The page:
Table 1.
 
Population Demographics
Table 1.
 
Population Demographics
Age, y
    Mean ± SD 55.01 ± 15.2
    Median 55
Sex, n (%)
    Males 2026 (47.84)
    Females 2209 (52.16)
    Total 4235
Race, n (%)
    Caucasian 3348 (79.06)
    Unknown 714 (16.86)
    Black 70 (1.65)
    Other 43 (1.02)
    Asian 23 (0.54)
    Native American/Eskimo 18 (0.43)
    Not Disclosed 16 (0.38)
    Native Hawaiian/Pacific Islander 3 (0.07)
    Total 4235
Ethnicity, n (%)
    Unknown 3178 (75.04)
    Non-Hispanic 1018 (24.04)
    Hispanic 29 (0.68)
    Not disclosed 10 (0.24)
    Total 4235
The group with BMI of 10 to 17 had a mean CSFP of 9.4 ± 3.3 mm Hg (n = 88), and the group with BMI of 40 to 50 had an average CSFP of 13.8 ± 2.6 mm Hg (n = 74). Relative to a BMI of 18, there was a sustained increase in CSFP through BMI of 39 (37.7%; P < 0.001; Table 2; Fig. 1). Univariate least-squares regression analysis revealed a 0.24-mm Hg increase in CSFP for every BMI unit (r 2 = 0.20; P < 0.001; Fig. 2). 
Table 2:
 
Relationship between BMI and CSFP for the Study Population
Table 2:
 
Relationship between BMI and CSFP for the Study Population
BMI CSFP (mm Hg) SD % Increase P n
18 8.79 2.30 * * 94
19 9.42 2.47 6.7 0.046 142
20 8.91 2.56 1.3 0.688 198
21 9.59 2.41 8.3 0.006 216
22 9.68 2.59 9.2 0.002 269
23 9.94 2.62 11.5 <0.001 324
24 10.56 2.58 16.8 <0.001 358
25 10.34 2.50 15.0 <0.001 368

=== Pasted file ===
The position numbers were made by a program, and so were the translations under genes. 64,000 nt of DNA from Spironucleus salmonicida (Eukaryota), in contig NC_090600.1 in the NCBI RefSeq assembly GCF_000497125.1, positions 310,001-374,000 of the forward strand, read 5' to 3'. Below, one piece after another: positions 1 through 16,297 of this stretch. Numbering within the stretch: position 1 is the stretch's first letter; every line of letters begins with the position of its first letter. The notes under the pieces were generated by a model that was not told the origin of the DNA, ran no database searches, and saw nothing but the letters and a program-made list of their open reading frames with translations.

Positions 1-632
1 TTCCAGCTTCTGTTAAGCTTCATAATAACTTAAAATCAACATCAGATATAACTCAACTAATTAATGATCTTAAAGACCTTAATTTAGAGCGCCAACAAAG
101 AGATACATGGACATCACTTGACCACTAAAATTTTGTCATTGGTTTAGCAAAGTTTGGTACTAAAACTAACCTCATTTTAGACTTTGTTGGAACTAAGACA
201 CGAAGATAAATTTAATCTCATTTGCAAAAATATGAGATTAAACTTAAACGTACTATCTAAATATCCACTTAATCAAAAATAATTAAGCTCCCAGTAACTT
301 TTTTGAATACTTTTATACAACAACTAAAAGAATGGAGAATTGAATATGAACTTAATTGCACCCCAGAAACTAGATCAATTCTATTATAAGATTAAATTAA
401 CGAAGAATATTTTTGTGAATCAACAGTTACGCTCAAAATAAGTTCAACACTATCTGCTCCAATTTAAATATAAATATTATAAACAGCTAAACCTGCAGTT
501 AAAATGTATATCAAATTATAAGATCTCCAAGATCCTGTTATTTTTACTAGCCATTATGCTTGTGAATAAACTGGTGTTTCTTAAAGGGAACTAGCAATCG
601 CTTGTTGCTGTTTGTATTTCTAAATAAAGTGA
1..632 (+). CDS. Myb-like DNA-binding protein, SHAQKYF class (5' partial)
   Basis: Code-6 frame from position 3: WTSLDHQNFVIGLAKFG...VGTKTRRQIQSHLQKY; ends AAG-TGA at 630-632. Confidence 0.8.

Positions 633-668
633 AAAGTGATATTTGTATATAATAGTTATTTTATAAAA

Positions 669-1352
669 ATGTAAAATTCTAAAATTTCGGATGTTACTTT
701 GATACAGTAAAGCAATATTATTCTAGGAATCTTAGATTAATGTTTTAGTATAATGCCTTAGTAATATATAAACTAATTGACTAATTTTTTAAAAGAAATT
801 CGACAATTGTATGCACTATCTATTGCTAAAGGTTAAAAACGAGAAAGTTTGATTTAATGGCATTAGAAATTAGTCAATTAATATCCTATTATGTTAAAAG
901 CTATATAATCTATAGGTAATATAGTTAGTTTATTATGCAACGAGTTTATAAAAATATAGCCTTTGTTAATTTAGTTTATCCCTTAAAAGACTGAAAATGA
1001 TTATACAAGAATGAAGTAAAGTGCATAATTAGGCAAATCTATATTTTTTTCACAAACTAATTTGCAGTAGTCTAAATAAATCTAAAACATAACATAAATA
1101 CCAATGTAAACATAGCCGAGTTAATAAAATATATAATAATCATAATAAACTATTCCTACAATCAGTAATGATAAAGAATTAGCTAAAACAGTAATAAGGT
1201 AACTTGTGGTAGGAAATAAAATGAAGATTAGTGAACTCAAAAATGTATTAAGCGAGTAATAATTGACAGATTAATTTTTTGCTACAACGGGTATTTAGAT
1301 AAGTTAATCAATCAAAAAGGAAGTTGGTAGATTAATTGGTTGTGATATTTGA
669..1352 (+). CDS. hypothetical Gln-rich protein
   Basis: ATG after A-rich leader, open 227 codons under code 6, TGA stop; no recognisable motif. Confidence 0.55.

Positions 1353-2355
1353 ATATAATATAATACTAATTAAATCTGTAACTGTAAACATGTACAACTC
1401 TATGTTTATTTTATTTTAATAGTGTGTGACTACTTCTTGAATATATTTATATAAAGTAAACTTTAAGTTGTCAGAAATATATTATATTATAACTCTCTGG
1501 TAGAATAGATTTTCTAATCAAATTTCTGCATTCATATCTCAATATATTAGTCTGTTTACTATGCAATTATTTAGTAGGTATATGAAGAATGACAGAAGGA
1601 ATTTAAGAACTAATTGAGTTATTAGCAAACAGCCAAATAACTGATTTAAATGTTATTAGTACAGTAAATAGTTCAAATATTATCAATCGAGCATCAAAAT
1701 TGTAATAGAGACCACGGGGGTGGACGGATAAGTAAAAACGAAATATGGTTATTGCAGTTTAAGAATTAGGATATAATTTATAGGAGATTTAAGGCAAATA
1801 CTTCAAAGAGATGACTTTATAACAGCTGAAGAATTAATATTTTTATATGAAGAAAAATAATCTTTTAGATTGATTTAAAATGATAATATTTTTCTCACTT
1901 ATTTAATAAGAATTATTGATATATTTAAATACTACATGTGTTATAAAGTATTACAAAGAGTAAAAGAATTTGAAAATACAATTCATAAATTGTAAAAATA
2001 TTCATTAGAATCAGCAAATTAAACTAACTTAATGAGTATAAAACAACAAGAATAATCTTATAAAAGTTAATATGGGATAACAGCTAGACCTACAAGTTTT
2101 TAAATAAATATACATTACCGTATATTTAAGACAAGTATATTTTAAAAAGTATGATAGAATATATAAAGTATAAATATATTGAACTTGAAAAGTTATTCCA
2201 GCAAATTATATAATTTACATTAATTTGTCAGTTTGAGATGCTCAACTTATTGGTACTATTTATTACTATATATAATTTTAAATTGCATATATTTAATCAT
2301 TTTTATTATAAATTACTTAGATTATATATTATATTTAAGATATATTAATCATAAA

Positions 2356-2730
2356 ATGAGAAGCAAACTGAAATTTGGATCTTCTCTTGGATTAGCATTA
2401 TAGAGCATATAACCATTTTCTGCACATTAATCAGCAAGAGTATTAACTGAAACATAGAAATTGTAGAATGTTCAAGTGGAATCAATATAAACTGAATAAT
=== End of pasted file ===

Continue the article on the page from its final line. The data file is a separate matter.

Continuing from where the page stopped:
26 10.94 2.58 19.6 <0.001 331
27 10.94 2.59 19.7 <0.001 313
28 11.58 2.68 24.1 <0.001 310
29 11.66 2.59 24.6 <0.001 264
30 11.72 2.62 25.0 <0.001 240
31 11.93 2.23 26.3 <0.001 190
32 12.35 2.44 28.8 <0.001 157
33 12.43 2.30 29.3 <0.001 113
34 12.95 2.50 32.1 <0.001 92
35 12.66 2.65 30.6 <0.001 97
36 12.96 2.70 32.2 <0.001 77
37 13.42 2.44 34.5 <0.001 47
38 13.19 2.34 33.3 <0.001 41
39 14.10 2.48 37.7 <0.001 27
Figure 1.
 
Graph of mean CSFP and BMI of all subjects in the study population between BMI of 18 and 39. Error bars, SD.
Figure 1.
 
Graph of mean CSFP and BMI of all subjects in the study population between BMI of 18 and 39. Error bars, SD.
Figure 2.
 
Regression plot of all CSFP versus BMI data. The formula for the regression line is y = 0.2401x + 4.4503 (r 2 = 0.20; P < 0.001).
Figure 2.
 
Regression plot of all CSFP versus BMI data. The formula for the regression line is y = 0.2401x + 4.4503 (r 2 = 0.20; P < 0.001).